The Core of a Color Palette
Creating a strong color palette starts with understanding the core colors you need. Having a varied color palette may sound amazing (colors from all across the color wheel speak to you, so why not find a use for each of them?). In reality, though, it’s just going to confuse your audience to see 20 different colors incorporated into one visual brand. It’s important to narrow down specific colors for your brand in order to keep things clear and consistent. With this in mind, we’ll focus on creating a palette made up of only the key colors we need to speak to our ideal client.
Practically speaking, I’ve found that palettes including 4-6 colors create visual consistency, give my clients a variety of hues that can serve them well, and add depth to their visual brand. But how do I come up with which 4-6 colors to use? Here’s a quick list to help you narrow it down:
- NEUTRALS: I’ll typically pull in at least two neutral colors, one dark and one light for contrast.
- ACCENT(S): Then, I’ll add in at least one accent color that makes the palette pop and creates visual interest.
- COORDINATION: Finally, I’ll pull in one coordinating color that supports the palette as a whole.
This combination results in a well-rounded palette that enables my clients to weave a variety of shades throughout their visual presence, organically capturing their ideal client’s attention both online and in-person.
What’s Your (Color Palette) Type? Here are the options…
When it comes to types of color palettes, there are three main options I choose between. First, we could opt for a monochromatic palette, one that is built from varying shades from one core color. Shades of grey and white would be considered a monochromatic palette, given that it’s built around the core color black.
Second, there are analogous palettes, which are made up of colors that are found next to each other on the color wheel. Shades of red, orange, and yellow would be one example of this! Shades of purple, blue, and green would be another.
Lastly, we could create a complementary color palette, which pulls in colors that are opposite from each other on the color wheel.
As you may have gathered already, color is so much more complex than simply what you’re loving on Pinterest lately. Color theory is a detailed field of study that heavily influences the way professional designers create. We could easily spend days talking through the psychology of color! But for now, I hope this helps you think differently about how to create an effective palette for your brand.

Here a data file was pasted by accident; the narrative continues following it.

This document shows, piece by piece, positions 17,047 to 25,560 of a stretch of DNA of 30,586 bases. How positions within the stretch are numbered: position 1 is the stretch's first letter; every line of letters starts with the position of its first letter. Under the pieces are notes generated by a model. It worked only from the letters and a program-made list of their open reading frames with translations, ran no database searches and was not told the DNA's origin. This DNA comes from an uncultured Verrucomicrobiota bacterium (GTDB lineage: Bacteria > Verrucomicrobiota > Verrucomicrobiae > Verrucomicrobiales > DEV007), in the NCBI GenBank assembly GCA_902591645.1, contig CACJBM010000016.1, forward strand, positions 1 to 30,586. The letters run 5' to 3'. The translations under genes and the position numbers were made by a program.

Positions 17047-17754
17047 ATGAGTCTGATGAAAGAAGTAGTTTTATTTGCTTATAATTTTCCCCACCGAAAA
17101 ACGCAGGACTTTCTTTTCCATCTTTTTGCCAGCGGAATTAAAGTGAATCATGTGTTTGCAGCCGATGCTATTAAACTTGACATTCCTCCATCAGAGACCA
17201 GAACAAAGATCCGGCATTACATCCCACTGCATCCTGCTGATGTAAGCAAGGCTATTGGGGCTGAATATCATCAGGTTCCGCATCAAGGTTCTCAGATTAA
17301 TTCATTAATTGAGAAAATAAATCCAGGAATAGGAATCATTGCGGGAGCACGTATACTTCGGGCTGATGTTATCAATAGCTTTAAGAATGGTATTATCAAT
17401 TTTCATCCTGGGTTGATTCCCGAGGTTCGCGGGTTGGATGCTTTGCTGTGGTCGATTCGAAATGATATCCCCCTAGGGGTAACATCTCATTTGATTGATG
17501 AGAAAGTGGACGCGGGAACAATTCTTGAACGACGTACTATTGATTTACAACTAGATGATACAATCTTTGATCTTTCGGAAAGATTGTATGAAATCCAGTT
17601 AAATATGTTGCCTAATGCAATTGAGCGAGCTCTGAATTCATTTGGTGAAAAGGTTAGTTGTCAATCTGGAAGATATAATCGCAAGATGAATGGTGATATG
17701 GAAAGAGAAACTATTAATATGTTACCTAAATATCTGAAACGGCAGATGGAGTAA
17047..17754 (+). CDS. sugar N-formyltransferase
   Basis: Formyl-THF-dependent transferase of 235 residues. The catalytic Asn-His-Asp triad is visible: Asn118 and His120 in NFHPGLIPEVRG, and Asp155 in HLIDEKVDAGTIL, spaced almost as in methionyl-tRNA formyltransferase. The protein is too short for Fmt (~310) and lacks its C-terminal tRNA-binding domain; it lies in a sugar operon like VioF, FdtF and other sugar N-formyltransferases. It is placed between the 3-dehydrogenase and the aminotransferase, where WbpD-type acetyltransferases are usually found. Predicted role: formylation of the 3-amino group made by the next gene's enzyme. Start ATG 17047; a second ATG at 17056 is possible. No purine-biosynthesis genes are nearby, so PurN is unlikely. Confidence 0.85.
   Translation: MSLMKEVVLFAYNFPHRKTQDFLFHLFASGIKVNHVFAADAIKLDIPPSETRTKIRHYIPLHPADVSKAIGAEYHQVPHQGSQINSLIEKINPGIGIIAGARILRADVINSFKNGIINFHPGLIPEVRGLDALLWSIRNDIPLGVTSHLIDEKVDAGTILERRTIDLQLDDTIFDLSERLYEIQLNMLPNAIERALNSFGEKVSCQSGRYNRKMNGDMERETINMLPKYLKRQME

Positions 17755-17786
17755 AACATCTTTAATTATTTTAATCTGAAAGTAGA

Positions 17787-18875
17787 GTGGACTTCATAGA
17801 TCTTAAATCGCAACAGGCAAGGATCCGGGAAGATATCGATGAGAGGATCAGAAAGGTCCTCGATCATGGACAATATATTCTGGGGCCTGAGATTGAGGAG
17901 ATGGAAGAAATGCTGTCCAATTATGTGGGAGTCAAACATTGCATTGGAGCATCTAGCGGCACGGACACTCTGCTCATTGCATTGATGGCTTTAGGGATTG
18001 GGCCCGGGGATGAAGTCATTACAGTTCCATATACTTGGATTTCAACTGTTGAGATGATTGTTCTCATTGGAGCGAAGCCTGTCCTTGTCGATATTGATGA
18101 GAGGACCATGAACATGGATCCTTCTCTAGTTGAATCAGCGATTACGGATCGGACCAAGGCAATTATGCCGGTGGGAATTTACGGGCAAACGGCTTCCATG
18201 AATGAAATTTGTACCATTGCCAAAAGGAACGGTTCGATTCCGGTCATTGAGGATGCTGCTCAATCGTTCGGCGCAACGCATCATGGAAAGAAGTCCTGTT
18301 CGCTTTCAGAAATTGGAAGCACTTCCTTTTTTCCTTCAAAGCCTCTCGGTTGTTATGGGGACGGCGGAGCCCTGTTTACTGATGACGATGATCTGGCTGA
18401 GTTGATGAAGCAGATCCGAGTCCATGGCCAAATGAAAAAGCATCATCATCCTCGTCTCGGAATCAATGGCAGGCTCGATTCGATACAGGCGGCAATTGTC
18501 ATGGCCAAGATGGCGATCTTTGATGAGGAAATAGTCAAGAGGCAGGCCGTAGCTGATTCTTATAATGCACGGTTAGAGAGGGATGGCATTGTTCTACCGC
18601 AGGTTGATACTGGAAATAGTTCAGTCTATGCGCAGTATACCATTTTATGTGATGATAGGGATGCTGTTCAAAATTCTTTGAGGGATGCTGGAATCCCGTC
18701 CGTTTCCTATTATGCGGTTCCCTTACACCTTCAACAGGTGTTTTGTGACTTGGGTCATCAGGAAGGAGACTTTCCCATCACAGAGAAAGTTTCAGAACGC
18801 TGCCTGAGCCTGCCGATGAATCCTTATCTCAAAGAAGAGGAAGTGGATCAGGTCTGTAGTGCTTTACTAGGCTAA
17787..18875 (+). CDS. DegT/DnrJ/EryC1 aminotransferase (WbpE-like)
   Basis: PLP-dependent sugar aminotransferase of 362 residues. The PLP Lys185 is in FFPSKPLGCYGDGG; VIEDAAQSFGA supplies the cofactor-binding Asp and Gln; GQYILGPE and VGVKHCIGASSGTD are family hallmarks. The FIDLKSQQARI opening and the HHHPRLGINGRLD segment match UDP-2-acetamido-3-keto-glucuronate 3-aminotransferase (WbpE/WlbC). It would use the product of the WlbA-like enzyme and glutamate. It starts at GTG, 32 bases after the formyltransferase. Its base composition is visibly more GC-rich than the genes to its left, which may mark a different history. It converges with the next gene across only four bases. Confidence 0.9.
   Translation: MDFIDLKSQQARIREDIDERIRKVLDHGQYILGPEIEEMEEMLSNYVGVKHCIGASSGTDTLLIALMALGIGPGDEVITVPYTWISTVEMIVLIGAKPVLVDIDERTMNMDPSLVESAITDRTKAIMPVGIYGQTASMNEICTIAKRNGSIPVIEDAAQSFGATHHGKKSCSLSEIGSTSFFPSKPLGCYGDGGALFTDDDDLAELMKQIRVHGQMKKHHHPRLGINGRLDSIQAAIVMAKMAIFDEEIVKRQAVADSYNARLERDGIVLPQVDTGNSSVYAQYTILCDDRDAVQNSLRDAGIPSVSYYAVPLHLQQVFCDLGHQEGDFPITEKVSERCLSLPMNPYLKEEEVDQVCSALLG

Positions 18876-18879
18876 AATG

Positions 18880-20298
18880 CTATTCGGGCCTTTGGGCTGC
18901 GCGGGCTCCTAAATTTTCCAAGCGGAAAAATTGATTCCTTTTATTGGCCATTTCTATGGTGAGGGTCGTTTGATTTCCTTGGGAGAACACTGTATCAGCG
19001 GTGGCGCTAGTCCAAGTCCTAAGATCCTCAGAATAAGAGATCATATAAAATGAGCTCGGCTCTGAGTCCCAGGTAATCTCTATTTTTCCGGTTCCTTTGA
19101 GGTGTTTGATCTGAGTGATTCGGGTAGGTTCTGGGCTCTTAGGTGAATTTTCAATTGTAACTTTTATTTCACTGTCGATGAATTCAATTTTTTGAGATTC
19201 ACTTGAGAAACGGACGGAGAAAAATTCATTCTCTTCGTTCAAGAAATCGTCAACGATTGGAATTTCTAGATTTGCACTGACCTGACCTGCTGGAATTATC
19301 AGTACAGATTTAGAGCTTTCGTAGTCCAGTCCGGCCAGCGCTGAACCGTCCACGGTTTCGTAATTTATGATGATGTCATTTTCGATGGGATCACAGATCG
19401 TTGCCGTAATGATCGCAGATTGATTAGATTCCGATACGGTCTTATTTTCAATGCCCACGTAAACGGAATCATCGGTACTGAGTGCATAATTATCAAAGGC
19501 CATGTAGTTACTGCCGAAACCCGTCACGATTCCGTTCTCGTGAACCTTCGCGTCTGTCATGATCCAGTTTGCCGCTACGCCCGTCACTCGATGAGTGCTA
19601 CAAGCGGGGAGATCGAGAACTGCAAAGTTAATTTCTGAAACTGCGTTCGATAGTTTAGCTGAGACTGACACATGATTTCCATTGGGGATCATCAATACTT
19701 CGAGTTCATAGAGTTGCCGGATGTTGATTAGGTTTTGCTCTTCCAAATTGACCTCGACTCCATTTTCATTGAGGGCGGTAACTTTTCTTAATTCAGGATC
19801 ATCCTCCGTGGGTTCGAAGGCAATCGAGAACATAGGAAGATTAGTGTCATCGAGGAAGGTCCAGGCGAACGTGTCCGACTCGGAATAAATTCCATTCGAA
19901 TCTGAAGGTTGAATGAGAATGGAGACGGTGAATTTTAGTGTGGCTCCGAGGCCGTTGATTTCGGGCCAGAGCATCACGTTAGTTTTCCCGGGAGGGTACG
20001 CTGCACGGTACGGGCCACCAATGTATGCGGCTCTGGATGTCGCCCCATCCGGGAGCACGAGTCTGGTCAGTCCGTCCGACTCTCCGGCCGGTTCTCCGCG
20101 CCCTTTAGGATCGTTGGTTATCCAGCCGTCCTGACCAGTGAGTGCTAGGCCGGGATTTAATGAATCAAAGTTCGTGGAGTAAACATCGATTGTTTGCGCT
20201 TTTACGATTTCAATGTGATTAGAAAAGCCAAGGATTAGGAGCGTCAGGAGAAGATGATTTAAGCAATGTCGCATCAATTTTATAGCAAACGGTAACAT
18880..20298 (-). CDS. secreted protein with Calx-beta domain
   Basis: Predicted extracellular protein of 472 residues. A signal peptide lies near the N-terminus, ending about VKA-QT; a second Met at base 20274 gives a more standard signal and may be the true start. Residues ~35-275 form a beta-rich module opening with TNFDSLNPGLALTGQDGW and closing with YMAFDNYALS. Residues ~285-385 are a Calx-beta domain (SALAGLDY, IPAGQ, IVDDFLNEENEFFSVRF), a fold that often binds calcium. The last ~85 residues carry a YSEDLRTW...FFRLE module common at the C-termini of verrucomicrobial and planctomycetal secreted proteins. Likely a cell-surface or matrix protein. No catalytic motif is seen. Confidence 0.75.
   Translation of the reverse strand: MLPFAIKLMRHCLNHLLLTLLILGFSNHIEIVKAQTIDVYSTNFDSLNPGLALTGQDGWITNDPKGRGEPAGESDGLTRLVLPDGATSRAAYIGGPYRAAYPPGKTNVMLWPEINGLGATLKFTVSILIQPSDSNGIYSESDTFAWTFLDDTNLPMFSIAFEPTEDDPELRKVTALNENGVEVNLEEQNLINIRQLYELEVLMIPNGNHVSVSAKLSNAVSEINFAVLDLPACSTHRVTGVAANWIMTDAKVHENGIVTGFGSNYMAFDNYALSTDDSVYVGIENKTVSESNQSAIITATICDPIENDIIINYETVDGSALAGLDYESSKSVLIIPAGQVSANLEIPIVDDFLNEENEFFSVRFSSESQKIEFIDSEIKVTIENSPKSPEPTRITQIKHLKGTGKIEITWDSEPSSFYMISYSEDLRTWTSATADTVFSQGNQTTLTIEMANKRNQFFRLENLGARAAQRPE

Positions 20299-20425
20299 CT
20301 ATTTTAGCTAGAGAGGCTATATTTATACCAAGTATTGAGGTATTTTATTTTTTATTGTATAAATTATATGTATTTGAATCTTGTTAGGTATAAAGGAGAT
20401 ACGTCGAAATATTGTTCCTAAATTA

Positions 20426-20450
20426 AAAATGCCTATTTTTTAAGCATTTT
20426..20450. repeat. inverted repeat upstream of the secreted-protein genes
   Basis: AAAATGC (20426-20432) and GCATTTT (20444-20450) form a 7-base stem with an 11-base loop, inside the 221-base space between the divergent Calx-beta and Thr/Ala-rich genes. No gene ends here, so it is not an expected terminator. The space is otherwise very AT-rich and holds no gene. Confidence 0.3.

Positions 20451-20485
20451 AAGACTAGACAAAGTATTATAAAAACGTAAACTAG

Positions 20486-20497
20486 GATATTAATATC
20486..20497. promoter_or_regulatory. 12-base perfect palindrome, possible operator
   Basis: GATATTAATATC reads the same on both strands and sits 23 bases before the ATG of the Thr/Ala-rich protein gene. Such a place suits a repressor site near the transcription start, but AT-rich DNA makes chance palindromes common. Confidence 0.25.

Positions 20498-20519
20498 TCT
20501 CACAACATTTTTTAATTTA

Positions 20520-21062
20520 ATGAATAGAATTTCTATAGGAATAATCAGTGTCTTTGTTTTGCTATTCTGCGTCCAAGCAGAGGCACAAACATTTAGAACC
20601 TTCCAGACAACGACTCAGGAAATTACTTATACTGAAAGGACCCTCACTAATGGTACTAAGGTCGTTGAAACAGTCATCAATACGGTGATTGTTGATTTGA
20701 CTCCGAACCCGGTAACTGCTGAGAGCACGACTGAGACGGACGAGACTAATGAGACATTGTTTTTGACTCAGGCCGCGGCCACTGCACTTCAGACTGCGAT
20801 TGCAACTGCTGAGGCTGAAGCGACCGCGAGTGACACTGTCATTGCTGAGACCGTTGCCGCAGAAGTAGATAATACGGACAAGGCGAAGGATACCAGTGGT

Need some help crafting a palette that truly connects with your ideal clients? FRIEND, I’VE GOT YOU!
If you’re feeling overwhelmed at the thought of narrowing the infinite number of colors down to just 4-6 that will effectively communicate the aesthetic, emotion, and experience of your brand… don’t you worry, my dear! I’m here to help.
As a brand designer and strategist with over nine years of experience, I am quite literally a pro at strategically crafting visual brand elements (including color palettes!) that are intentionally designed to attract your dreamy ideal clients and empower you to achieve your goals.
If you’re dreaming about the results a cohesive and strategic color palette could bring to your business but don’t have the time or capacity to play around and experiment, then friend, let’s chat! I would be delighted to work with you to create a fully custom brand to intentionally, strategically meet your goals. This done-for-you experience takes all the guesswork out of things like color palettes, logo design, and more. It would be such an honor to partner with you to take your brand to heartfelt new heights!
If you’re ready to create an intentional, profitable brand, then I’m here to help you, friend. I’m currently booking clients for 2021 and would love to help you make this coming season your best yet.